Posted by jpluimers on 2018/05/07

I need to check out if it finally got available for OpenSuSE: [WayBackCoreFreq – A Powerful CPU Monitoring Tool for Linux Systems

via:

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Posted in *nix, *nix-tools, Linux, openSuSE, Power User, ps, SuSE Linux | Leave a Comment »

use `zypper refresh` when this fails: openSUSE Tumbleweed upgrade – openSUSE

Posted by jpluimers on 2018/04/23

A while ago, when upgrading from CPE_NAME="cpe:/o:opensuse:tumbleweed:20170206" to CPE_NAME="cpe:/o:opensuse:tumbleweed:20170213":

aRetrieving: monitoring-tools-1.14.0-4.2.x86_64.rpm ......................................................................................................[error]
File './x86_64/monitoring-tools-1.14.0-4.2.x86_64.rpm' not found on medium 'http://download.opensuse.org/repositories/server:/monitoring/openSUSE_Tumbleweed/'

What happened is that the local zypper configuration was out of sync with the repository. A zypper refresh solved that.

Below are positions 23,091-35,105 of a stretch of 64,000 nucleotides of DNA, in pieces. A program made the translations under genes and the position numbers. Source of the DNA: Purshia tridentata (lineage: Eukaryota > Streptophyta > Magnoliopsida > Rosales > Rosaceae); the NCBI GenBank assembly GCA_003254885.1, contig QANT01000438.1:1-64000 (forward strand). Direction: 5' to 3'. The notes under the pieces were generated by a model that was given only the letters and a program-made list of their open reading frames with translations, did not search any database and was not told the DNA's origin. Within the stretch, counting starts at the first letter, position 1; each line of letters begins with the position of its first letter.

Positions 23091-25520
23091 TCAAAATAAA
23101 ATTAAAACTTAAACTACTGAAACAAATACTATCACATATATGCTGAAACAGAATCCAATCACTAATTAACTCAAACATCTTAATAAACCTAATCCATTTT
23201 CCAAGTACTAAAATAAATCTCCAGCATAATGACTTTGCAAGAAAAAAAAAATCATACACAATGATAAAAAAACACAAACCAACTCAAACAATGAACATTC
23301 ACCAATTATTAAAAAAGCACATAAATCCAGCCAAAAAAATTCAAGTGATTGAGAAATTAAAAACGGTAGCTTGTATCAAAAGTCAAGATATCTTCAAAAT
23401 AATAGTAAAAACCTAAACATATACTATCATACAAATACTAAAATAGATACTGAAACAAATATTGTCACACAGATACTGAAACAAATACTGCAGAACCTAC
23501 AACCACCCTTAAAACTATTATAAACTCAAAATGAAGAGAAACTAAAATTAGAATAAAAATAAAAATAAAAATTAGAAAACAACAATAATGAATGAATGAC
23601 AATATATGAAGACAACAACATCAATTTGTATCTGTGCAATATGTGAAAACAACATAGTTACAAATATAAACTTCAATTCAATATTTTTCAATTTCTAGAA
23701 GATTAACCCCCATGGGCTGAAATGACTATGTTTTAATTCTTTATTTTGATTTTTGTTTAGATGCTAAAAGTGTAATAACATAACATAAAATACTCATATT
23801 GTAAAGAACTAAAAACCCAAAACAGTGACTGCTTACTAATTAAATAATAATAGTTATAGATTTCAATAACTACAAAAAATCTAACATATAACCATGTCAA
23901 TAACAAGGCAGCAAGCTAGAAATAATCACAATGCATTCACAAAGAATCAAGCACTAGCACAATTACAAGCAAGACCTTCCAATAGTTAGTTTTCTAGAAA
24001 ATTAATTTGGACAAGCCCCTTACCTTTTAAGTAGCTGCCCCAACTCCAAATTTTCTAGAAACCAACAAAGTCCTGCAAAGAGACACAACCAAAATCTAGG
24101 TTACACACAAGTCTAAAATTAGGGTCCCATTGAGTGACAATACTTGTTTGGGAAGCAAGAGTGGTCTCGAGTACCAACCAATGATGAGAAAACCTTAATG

So I expanded my zypper-twup alias to always include the zypper refresh.

Then I updated the documentation from [old WayBackopenSUSE:Tumbleweed upgrade – openSUSE to [new WayBackopenSUSE:Tumbleweed upgrade – openSUSE.

Note you need an account at https://login.microfocus.com to logon to the various opensuse.org sites to make edits or post messages.

–jeroen

 

Posted in *nix, Linux, openSuSE, Power User, SuSE Linux, Tumbleweed | Leave a Comment »

Git repository with fixed binaries for Tumbleweed on Raspberry Pi 3 – Bug 1084419 – Glibc update to 2.27 causes segfault during name resolution

Posted by jpluimers on 2018/04/08

OSC downloads for [archive.is] https://bugzilla.opensuse.org/show_bug.cgi?id=1084812

The binaries provided by Stefan Brüns, together with installation instructions are now in a git repository at [WayBack] wiert.me/public/linux/opensuse/tumbleweed/aarch64 a.k.a. arm64/1084182-fix-osc-binaries · GitLab.

Follow the steps in Applying the fixes on a broken system to at least temporarily get your system to work (a new zypper dist-upgrade might fail, so be careful with that).

–jeroen

Posted in *nix, *nix-tools, Development, DVCS - Distributed Version Control, git, Hardware Development, Linux, openSuSE, Power User, Raspberry Pi, Source Code Management, SuSE Linux, Tumbleweed | Leave a Comment »